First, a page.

Marcos Andres Payueta Ocaña

Silvia Podestá,Belén Martín, Mónica Buccolini, Claudio Sola

The experimental exploration of utensil shapes and their influence on taste perception raises the following questions:
Are traditional utensils the best way to convey food to the mouth?
Does it affect taste perception?
What other interactions can they enable in relation to food?
What role does pleasure play in their design?
These questions drove field tests with volunteers and prototypes based on existing theories on the subject.
The exploration culminates in the design of three lines of glazed ceramic utensils tailored for specific usage scenarios: dining alone, dining with company, and dining in a restaurant.
In each line, the goal is to maximize the haptic information in the hands and mouth, enhancing the experience by introducing new movement patterns for delivering food to the mouth.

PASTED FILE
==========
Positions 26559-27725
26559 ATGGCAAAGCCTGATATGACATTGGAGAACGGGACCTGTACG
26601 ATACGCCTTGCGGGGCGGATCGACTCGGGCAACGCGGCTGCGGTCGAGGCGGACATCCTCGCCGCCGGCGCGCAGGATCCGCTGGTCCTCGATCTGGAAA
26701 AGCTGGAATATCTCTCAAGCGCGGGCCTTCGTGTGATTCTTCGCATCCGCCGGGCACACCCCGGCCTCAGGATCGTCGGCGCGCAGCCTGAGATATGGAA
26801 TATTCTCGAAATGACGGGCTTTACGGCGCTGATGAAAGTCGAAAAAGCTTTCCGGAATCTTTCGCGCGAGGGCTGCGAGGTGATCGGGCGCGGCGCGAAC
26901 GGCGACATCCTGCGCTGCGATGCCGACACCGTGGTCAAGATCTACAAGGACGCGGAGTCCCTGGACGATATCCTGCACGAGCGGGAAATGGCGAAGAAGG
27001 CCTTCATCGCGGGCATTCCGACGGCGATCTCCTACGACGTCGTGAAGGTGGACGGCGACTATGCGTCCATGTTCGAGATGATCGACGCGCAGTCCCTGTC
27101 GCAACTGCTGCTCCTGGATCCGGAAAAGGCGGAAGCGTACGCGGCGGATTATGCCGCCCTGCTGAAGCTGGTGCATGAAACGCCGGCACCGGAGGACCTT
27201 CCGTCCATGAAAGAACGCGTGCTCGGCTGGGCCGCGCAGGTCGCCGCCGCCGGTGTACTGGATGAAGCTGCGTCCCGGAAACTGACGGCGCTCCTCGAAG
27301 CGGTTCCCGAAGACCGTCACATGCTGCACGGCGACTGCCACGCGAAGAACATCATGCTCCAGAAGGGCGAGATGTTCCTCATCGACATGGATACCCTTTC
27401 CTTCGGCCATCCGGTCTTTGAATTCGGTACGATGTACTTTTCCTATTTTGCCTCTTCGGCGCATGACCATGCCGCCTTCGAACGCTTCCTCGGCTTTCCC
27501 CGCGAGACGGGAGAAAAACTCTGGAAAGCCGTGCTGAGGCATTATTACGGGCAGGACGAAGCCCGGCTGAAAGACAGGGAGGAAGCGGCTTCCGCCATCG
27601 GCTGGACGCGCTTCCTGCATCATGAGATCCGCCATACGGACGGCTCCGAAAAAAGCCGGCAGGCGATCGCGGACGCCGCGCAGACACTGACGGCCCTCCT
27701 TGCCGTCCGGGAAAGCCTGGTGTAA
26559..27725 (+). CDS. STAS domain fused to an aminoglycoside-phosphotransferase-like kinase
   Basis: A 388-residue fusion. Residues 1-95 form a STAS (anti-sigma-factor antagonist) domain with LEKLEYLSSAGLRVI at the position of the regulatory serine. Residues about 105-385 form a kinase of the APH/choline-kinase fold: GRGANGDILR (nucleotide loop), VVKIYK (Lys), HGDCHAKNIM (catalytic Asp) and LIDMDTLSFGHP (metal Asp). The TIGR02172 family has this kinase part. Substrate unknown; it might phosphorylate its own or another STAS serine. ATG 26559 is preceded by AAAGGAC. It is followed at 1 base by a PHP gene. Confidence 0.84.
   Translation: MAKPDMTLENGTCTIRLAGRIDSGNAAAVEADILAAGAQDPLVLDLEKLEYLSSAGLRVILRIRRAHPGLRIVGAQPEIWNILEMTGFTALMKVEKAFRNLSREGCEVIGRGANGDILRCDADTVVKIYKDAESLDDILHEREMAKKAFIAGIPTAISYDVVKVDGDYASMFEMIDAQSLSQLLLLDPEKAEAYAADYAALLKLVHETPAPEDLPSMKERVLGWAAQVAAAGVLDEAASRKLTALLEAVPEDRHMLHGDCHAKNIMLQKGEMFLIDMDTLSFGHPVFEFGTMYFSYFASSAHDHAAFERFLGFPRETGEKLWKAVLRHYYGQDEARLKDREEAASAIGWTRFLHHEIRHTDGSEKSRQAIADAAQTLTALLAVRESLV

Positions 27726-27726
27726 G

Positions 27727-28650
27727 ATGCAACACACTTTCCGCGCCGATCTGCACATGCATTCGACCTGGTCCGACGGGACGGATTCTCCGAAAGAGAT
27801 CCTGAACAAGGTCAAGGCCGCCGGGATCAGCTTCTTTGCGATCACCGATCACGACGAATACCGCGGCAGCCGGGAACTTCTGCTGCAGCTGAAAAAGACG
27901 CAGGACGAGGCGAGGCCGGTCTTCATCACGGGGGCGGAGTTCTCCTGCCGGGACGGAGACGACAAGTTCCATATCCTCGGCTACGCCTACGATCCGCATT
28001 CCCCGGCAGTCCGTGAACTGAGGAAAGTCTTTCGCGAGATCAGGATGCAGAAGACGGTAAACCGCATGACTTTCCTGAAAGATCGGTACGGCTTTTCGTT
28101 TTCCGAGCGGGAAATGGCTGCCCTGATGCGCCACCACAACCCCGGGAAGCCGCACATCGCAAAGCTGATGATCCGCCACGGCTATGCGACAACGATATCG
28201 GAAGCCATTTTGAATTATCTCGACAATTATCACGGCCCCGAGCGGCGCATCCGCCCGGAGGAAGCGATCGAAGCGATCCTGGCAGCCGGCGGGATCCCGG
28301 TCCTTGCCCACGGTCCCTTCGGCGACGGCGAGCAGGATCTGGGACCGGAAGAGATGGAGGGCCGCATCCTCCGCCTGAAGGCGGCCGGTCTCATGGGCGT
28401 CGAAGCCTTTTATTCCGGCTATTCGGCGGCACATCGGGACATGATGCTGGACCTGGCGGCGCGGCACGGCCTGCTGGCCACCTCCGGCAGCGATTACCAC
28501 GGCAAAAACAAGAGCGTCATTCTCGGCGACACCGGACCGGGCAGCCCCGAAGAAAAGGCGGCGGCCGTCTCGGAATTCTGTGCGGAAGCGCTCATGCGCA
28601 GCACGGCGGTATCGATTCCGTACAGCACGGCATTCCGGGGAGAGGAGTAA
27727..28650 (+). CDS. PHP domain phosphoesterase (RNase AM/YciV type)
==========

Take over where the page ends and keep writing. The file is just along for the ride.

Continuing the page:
One of the distinctive qualities of these tools is their formal language, aimed at creating a visual impact with monolithic and organic elements.
The purpose is to create a multisensory experience where pleasure takes center stage as the main ingredient, thereby improving eating habits and rethinking our relationship with food and everyday objects.
It doesn’t intend to provide definitive answers to the initial questions but rather represents the first step in discovering the full potential that design can offer in this field.